We had hoped to burn these to CD's and sell them for a few bucks each at various trail runs. Even the cover art was, well, art.  Visualize if you will the old Saturday Night Fever album cover... same poses, costumes, everything -- but substitute Larry, Bob, TD, and Zig for the Bee Gees and Terrina striking a John Travolta pose on the dance floor.

As you can probably guess from the context of the article, the album was a flop, seeing as the master tapes ceased to exist just minutes after leaving the bar.  To salvage the article, I've invited some fellow seasoned rookies to tell us a bit about their favorite trail tunes and what makes it so:

Izook's own "Zig" kicks off the article by asking, "What is a definitive trail tune?" My "theme" song has been Itty Bitty by Alan Jackson. People get a 'Kick' out of seeing a Sidekick on 33's riding trails in Tellico following Jeeps and Cab trucks on 39" and larger tires with Itty Bitty cranked up on the stereo.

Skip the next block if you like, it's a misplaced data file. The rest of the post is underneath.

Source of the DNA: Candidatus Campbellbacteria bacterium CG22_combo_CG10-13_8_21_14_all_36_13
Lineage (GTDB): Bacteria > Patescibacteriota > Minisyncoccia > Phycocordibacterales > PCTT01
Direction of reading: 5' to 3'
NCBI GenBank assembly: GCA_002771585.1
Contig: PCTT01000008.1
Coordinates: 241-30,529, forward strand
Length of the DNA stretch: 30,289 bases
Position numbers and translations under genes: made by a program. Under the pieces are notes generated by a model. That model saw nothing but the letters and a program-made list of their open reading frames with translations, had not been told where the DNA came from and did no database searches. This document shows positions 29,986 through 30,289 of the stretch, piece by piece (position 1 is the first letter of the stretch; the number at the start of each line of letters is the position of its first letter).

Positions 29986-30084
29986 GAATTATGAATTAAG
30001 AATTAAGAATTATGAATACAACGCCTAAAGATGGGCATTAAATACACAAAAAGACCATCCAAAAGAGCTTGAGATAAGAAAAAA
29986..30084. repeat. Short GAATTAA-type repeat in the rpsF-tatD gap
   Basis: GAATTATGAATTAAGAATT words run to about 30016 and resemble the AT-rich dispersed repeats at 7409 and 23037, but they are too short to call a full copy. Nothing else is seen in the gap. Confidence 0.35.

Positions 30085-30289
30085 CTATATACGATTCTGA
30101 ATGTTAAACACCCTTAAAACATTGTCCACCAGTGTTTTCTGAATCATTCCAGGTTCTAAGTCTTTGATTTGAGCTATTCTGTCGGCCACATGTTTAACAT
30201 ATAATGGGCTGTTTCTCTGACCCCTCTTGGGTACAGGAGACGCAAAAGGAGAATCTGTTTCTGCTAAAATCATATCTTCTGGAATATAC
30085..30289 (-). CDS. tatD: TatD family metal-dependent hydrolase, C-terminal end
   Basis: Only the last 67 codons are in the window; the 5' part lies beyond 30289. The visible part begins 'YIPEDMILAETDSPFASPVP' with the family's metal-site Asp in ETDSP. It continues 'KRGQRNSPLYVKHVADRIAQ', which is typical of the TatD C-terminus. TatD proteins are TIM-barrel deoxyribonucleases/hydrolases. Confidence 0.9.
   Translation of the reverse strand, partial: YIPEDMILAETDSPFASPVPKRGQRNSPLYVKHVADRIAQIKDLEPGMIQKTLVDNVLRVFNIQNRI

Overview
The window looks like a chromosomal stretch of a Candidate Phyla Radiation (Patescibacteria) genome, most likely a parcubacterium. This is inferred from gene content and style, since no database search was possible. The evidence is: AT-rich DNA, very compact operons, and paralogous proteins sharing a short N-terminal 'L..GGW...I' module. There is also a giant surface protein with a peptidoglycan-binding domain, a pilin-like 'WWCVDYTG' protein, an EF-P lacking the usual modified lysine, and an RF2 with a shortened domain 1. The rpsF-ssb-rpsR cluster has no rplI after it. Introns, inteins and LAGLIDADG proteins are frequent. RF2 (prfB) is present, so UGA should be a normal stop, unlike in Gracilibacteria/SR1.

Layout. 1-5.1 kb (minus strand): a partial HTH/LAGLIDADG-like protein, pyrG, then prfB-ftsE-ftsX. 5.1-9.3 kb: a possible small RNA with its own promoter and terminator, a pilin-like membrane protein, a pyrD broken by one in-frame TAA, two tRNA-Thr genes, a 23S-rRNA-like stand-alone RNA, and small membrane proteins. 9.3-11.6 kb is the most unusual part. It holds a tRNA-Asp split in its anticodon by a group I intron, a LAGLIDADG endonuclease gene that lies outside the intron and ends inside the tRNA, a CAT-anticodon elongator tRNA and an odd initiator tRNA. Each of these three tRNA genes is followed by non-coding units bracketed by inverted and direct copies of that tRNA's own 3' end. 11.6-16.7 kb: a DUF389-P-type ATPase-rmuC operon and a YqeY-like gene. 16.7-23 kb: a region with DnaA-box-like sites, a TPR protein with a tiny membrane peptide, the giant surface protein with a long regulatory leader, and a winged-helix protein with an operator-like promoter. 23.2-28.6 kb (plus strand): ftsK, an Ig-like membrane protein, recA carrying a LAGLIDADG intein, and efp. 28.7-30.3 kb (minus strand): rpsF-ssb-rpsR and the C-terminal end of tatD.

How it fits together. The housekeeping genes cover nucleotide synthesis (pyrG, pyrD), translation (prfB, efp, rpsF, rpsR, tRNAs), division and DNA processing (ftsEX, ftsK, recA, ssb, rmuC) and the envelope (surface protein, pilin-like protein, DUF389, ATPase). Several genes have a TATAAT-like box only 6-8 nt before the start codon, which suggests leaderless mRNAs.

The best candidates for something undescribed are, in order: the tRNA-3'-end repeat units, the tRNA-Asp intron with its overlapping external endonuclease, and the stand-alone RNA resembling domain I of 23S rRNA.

Sounds like you already have your answer there, Zig. By definitive trail tune I mean what is the one song that fits your truck's mood and personality and entertains the occupants for some reason as you crawl over rocks?

Click through for a closer look...Jim Cambron, self-proclaimed A/V geek and driver of the infamous Suzuki SJ-710 Pinzgauer Edition has shared the trails with me on many occasions and was an inspiration behind this article after jamming through the night run to "Cleveland Rocks" from the Drew Carey show.

Click through for a closer look..."As for my favorites, I have two... they would be a tie between:

Steppenwolfs Born to be Wild" (a combination of my radio days and a scene from the best of the Star Trek movies, "Contact") and Roy Roger's "Happy Trails" (Jim is now revealing his age, estimated by this reference to be about 800.)